Morning Routine Tip
My morning routine begins by 4:45am every day. I get up this early on the weekends as well as the week. I set my alarm for 4:45am. Most days I wake up earlier than that on my own. I attribute it to many years of 5am wake up calls from my little ones. One of the best tips I have is to just get up when your body naturally wakes up. If you naturally wake up at 5, just get up, don’t roll over and go back to sleep. You will end up more tired if you let your body start to fall back into a deep sleep just to get woken up by your alarm.
That is probably the hardest part to this entire morning routine. Hitting the snooze button. Can you imagine jumping out of bed when you first wake up? I know it sounds silly, and it also sounds incredibly difficult, but just do it, just get out of bed, start your day.
A Sample Morning Routine
My morning routine is the same pretty much every morning. Because it is the same, I don’t even think about it, I just move through it. Personal care first thing for about 15 minutes. Then I grab my coffee and sit down at my desk where I have my quiet time. I currently use the Write the Word Journals from Cultivate What Matters, and I love them. Sometimes I add in more Bible reading, sometimes I spend more time journaling. It depends on the how the morning is going, and what we have planned for the day.
After I have done my quiet time I move to my planning time. I look through my lesson planner and write out what the kids need to do on their weekly sheets. I write out my to-do list for the day in my planner. I also make any notes of specific things going on.
After this, I am officially done with the “stuff” that I need to do in the morning. I let the dog out, and then I sit down to write or work.
I do not wake my kids up in the morning unless we need to be somewhere. This is holdover from when the kids would be up at 5::15am every day. When my list is complete I then have self-care items that I like to do as well. Things such as reading, or writing for pleasure. I will also start morning chores or do baking if I have extra time. Surprisingly this happens. It never used to happen (I have very early risers), but now it does once in a while.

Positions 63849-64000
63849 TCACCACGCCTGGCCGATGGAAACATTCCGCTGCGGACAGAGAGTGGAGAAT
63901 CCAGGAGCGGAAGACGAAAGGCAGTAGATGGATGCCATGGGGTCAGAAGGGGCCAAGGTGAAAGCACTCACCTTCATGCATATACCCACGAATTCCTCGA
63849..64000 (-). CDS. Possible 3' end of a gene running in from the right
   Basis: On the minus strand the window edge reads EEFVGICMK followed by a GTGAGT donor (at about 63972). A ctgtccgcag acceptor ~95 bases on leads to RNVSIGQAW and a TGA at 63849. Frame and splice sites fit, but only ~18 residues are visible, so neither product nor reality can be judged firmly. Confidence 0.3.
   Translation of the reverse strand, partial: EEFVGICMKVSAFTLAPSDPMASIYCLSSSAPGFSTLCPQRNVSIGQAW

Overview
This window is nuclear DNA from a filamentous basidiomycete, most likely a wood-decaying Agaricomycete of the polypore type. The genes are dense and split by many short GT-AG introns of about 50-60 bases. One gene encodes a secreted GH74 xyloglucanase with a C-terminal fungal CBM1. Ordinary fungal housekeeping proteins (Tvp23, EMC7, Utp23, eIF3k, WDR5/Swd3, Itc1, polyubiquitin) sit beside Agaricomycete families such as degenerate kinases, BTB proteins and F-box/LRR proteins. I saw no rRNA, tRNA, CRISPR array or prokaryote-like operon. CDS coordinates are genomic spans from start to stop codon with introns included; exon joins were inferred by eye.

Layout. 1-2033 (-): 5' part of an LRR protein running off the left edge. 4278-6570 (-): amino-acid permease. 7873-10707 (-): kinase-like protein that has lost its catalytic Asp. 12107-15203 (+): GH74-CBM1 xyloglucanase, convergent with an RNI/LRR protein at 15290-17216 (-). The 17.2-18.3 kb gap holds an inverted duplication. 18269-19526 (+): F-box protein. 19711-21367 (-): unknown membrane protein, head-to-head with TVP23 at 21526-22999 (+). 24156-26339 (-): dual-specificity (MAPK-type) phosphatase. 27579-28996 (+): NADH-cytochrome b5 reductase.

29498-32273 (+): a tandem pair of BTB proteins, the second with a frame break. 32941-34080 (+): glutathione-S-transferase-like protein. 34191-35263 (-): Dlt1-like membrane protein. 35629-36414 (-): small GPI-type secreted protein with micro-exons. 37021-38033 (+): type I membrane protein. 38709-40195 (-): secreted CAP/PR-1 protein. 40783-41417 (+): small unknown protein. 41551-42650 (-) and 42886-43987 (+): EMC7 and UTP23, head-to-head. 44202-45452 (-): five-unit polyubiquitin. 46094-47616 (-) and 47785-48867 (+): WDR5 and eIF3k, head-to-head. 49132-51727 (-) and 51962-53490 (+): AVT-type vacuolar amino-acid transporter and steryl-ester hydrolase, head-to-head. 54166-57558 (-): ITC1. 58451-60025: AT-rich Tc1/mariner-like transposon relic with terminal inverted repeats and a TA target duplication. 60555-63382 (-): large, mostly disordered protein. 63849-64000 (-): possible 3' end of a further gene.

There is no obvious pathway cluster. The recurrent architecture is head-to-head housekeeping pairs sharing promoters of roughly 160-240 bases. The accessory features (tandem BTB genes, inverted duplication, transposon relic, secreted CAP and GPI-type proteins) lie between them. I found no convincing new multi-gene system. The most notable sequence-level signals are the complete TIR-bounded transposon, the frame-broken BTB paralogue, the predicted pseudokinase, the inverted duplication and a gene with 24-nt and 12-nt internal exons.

The List Form Morning Routine
There aren’t a whole lot of things on my morning routine list. I also have an exceptional amount of time to complete those things since I get up so early.
Don’t put so many things on your list. You want to incorporate margin in your morning routine as well. You will be disappointed if you put too much on your list. The purpose of a great morning routine is to prepare and center you as you go into your day. If you can’t complete your morning routine you have to pare it down further.
In list form mine is:
Personal – 15 minutes
Quiet time – 30 minutes
Planning time – 15 minutes
Writing/work time – as much time as I can take
This means that I need to wake up at least one hour before my kids wake up. That is if I want to get the most out of my morning routine. Add up all the times for your list. Then figure out what time you need to wake up to reasonably accomplish those items. If you have a super long list (I started with a super long list), you may need to pare it down. That doesn’t mean you can never do all of those things. However, when you start you need to be able to win. You want it to become a habit, so work on the bare minimum first (if you have no morning routine).
Your morning routine doesn’t have to be some long list of items to check off before the sun comes up. It is to get you ready for a day full of teaching your children, training your children, and being a homeschool mom.
What is the one thing you have to do each morning to feel ready for the day?